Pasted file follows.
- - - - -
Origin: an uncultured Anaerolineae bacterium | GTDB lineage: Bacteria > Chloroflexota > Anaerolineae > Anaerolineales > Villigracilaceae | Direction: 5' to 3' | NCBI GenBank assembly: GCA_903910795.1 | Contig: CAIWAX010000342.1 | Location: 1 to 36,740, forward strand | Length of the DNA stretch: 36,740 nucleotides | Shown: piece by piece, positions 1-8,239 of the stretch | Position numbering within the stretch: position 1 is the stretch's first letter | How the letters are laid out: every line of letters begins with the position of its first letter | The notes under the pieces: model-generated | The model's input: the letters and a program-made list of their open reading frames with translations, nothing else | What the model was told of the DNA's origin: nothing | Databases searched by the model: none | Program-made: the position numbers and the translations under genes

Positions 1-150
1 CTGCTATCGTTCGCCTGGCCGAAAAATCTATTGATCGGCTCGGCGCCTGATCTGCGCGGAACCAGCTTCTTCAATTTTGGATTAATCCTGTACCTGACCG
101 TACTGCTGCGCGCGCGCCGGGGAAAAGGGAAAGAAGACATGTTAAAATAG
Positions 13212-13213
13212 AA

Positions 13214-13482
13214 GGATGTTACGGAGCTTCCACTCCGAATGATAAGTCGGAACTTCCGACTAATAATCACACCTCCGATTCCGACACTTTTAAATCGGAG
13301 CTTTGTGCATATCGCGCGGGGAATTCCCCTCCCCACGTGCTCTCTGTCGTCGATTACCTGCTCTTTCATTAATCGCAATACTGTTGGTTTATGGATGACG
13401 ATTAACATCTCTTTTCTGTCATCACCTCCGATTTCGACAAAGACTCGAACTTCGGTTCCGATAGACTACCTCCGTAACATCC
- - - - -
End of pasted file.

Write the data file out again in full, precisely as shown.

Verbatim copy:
Origin: an uncultured Anaerolineae bacterium | GTDB lineage: Bacteria > Chloroflexota > Anaerolineae > Anaerolineales > Villigracilaceae | Direction: 5' to 3' | NCBI GenBank assembly: GCA_903910795.1 | Contig: CAIWAX010000342.1 | Location: 1 to 36,740, forward strand | Length of the DNA stretch: 36,740 nucleotides | Shown: piece by piece, positions 1-8,239 of the stretch | Position numbering within the stretch: position 1 is the stretch's first letter | How the letters are laid out: every line of letters begins with the position of its first letter | The notes under the pieces: model-generated | The model's input: the letters and a program-made list of their open reading frames with translations, nothing else | What the model was told of the DNA's origin: nothing | Databases searched by the model: none | Program-made: the position numbers and the translations under genes

Positions 1-150
1 CTGCTATCGTTCGCCTGGCCGAAAAATCTATTGATCGGCTCGGCGCCTGATCTGCGCGGAACCAGCTTCTTCAATTTTGGATTAATCCTGTACCTGACCG
101 TACTGCTGCGCGCGCGCCGGGGAAAAGGGAAAGAAGACATGTTAAAATAG
Positions 13212-13213
13212 AA

Positions 13214-13482
13214 GGATGTTACGGAGCTTCCACTCCGAATGATAAGTCGGAACTTCCGACTAATAATCACACCTCCGATTCCGACACTTTTAAATCGGAG
13301 CTTTGTGCATATCGCGCGGGGAATTCCCCTCCCCACGTGCTCTCTGTCGTCGATTACCTGCTCTTTCATTAATCGCAATACTGTTGGTTTATGGATGACG
13401 ATTAACATCTCTTTTCTGTCATCACCTCCGATTTCGACAAAGACTCGAACTTCGGTTCCGATAGACTACCTCCGTAACATCC